GSMA Director of Public Policy for sub-Saharan Africa (SSA), Caroline Mbugua, spoke to Connecting Africa Editor Paula Gilbert at MWC Kigali 2023 about how high taxation on Africa's mobile sector is impacting device and service affordability for consumers.
The GSMA's Mobile Tax Policy and Digital Development report for 2023 showed that taxes make up 21% of the cost of a basic Internet-enabled handset, on average, across 36 sub-Saharan African countries.
"The report paints a clear picture that we continue to have a substantial level of high taxes on devices which is creating a high barrier for mobile broadband adoption in the region," Mbugua explained.
In sub-Saharan Africa, a basic Internet-enabled mobile phone costs an average of 44% of the monthly GDP per capita. However, for individuals in the lowest 40% income bracket, this cost amounts to 113% of their GDP per capita, soaring as high as seven times the monthly GDP per capita in a country like Burundi.
"We are calling on governments in the region to reduce or to remove some of these taxes, these are sector specific taxes like excise duties and import duty taxes on mobile devices. Because in markets like Senegal for instance, where we have seen these taxes removed there has been a significant uptick of smartphone penetration in that market," Mbugua said.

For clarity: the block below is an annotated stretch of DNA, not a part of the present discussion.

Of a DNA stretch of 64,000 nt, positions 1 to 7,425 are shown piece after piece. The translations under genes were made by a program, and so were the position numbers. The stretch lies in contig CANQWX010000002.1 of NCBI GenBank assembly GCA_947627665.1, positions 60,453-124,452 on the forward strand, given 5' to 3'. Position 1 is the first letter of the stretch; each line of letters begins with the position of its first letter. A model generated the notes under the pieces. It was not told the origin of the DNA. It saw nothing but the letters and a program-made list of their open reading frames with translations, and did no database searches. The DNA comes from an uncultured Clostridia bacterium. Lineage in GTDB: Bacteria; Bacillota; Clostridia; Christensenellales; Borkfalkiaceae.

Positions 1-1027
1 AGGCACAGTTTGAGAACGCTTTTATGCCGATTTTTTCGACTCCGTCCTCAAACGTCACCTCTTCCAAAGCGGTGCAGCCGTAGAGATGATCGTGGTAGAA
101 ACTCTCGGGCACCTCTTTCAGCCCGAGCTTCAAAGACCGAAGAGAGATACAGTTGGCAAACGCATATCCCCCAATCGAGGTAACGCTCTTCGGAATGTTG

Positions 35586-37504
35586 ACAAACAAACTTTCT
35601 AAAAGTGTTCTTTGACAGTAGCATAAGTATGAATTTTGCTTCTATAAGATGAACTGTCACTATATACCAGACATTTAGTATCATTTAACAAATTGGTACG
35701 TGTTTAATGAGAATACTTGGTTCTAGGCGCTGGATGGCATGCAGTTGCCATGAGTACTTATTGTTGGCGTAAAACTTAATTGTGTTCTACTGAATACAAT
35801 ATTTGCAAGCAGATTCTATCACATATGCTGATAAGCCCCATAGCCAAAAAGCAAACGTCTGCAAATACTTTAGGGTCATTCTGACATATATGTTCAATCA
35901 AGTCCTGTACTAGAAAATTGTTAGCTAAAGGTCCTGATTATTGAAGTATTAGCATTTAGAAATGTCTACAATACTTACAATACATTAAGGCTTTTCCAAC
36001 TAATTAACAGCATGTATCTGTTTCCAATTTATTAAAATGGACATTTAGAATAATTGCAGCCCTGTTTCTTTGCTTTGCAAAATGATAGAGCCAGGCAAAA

"[We are] asking governments to prioritize digitalization of their economies and without smartphones we are not able to achieve this in a sustainable manner," she added.
Mbugua also spoke about how increased levies on mobile money services can be counterproductive and reverse the progress of financial inclusion and ultimately reduce government revenues in the process.
"When we have high taxes [on mobile money], consumers react very fast, and we see a significant drop in adoption of these services. What it means is that the progress we had made by making our economies cashless is eroded overnight by these taxes, because we fall back into a cash economy," she explained.
An example of this was in Tanzania, where mobile money transactions dropped 38% per month after a levy on electronic transactions was introduced in July 2021.
— Paula Gilbert, Editor, Connecting Africa